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Why "The Atomic Deacon" Would Love This "Tech" Play
His name was William G. Pollard.
His nickname was “The Atomic Deacon.”
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Michael A. Robinson is a 34-year Silicon Valley veteran and one of the top technology financial analysts working today.
His work as a consultant, senior advisor and board member for Silicon Valley venture capital firms has placed him at the center of several major tech innovations including robotics used to revolutionize the auto industry... the $160 billion a year "Cloud Computing" industry... and the latest cyber military technologies.
He's also a Pulitzer Prize-nominated writer and reporter, lauded by the Columbia Journalism Review for his aggressive style. His book "Overdrawn: The Bailout of American Savings" was a prescient look at the anatomy of the nation's S&L crisis, long before the word "bailout" became part of our daily lexicon. It's no wonder that Silicon Valley defense publications vie for Michael's analysis. He's worked for Defense Media Network and Signal Magazine, as well as The New York Times, American Enterprise, and The Wall Street Journal.
His status as a leading tech analyst has garnered him rave reviews, too.
As editor of the financial newsletter American Wealth Underground, he amassed an amazing track record. The first analyst to uncover the rare earth mineral crisis, he amassed cumulative gains of 990% for his readers in just 16 months. Today he is the editor of the monthly tech investing newsletter Nova-X Report as well as Radical Technology Profits, where he covers truly radical technologies - ones that have the power to sweep across the globe and change the very fabric of our lives - and profit opportunities they give rise to. He also explores "what's next" in the tech investing world at Strategic Tech Investor.com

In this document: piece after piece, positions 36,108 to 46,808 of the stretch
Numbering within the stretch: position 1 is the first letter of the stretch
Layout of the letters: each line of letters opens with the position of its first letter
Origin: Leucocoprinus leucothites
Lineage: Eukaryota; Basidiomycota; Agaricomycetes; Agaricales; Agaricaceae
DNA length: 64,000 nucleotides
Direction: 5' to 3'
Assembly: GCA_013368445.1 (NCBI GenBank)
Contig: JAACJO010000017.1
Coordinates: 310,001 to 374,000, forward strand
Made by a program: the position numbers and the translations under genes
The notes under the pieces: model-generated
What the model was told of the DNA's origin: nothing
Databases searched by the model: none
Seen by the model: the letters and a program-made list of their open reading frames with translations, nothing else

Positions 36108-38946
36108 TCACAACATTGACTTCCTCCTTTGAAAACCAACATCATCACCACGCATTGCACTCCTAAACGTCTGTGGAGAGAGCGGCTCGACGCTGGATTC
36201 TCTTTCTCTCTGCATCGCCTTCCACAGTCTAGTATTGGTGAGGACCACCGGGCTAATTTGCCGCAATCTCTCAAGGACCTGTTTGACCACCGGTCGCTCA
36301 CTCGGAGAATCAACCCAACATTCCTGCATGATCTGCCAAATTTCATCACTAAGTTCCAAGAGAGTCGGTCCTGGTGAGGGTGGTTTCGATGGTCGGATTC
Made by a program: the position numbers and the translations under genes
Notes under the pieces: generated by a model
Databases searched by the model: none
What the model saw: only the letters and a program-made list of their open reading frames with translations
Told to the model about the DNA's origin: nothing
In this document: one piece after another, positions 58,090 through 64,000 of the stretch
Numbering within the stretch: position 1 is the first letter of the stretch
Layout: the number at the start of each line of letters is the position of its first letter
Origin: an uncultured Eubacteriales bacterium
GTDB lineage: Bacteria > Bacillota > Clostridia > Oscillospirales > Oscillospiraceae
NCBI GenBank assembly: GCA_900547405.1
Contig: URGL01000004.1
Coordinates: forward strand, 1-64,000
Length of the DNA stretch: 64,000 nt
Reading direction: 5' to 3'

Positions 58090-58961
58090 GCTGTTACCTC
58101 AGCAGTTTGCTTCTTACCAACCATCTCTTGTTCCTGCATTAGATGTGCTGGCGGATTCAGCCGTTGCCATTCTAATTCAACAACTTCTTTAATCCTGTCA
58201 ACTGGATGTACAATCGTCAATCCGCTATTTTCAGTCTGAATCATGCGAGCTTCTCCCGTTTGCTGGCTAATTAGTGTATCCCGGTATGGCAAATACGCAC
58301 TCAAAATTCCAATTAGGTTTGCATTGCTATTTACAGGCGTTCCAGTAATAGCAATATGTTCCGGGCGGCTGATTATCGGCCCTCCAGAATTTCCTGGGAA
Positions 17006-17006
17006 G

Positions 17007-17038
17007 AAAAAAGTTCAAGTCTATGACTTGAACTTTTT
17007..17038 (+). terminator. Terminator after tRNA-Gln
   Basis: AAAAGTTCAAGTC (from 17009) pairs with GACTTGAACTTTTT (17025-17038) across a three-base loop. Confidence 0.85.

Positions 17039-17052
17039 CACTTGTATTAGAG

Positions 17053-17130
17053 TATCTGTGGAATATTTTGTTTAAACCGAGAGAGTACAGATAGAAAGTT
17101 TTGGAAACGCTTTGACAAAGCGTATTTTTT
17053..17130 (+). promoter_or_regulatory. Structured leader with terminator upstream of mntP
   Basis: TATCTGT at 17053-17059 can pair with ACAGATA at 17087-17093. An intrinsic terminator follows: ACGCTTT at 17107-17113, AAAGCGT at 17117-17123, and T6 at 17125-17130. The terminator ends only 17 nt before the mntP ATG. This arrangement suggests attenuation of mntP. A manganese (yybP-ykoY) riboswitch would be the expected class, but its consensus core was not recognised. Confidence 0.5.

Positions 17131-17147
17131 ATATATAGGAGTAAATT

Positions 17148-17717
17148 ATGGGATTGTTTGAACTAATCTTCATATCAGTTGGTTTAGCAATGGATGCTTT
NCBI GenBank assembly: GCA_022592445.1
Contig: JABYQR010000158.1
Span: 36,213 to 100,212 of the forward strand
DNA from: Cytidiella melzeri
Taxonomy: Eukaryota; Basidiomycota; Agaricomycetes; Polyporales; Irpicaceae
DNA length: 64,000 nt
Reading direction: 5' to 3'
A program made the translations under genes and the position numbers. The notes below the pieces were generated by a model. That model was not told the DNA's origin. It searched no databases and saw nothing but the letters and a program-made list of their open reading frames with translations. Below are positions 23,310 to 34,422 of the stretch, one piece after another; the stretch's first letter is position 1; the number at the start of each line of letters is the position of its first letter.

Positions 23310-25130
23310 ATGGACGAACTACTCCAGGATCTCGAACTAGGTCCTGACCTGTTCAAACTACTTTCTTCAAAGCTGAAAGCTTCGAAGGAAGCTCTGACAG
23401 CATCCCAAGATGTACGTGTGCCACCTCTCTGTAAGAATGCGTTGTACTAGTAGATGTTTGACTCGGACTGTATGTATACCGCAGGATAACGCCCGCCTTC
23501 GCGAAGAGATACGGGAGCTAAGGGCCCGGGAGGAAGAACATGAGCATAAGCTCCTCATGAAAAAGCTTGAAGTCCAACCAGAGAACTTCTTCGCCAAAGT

Michael has an honors economics degree from the University of Missouri at Columbia. He's also a registered NRA Triple Distinguished Expert in shotgun, pistol, and rifle and one heck of a blues guitarist.
After its first quarterly miss in 13 years, the financial press is humming with negative sentiment toward Apple.
To hear them say it, the stock is a pure falling knife.
Now, second-quarter earnings out of Cupertino were less than inspiring, and the miss was a bit wider than anticipated. Global economic growth concerns are looming large, too, given that Apple pulls in 67% of its revenue from outside the United States.
All told, Apple is off about 26% in the past 12 months, and 13% since Apple's earnings miss. But the same experts who are trading Apple down to $92 now were so bullish on the stock they traded it up above $130.
What's more, there's nothing shocking about Apple's filings. Wall Street's chattering classes are reacting as though they've been caught off guard, but no one seriously thought that the massive boom in iPhone 6 sales was going to be a "permanent phenomenon."
So this is just the typical closing of the barn door after the horses have taken off. Remember, these are the same "minds" who never saw the financial crisis coming and who only recently got around to downgrading Exxon Mobil after oil's rebound.
Naturally, this is the perfect time to carefully consider what the experts have to say… and then do the exact opposite.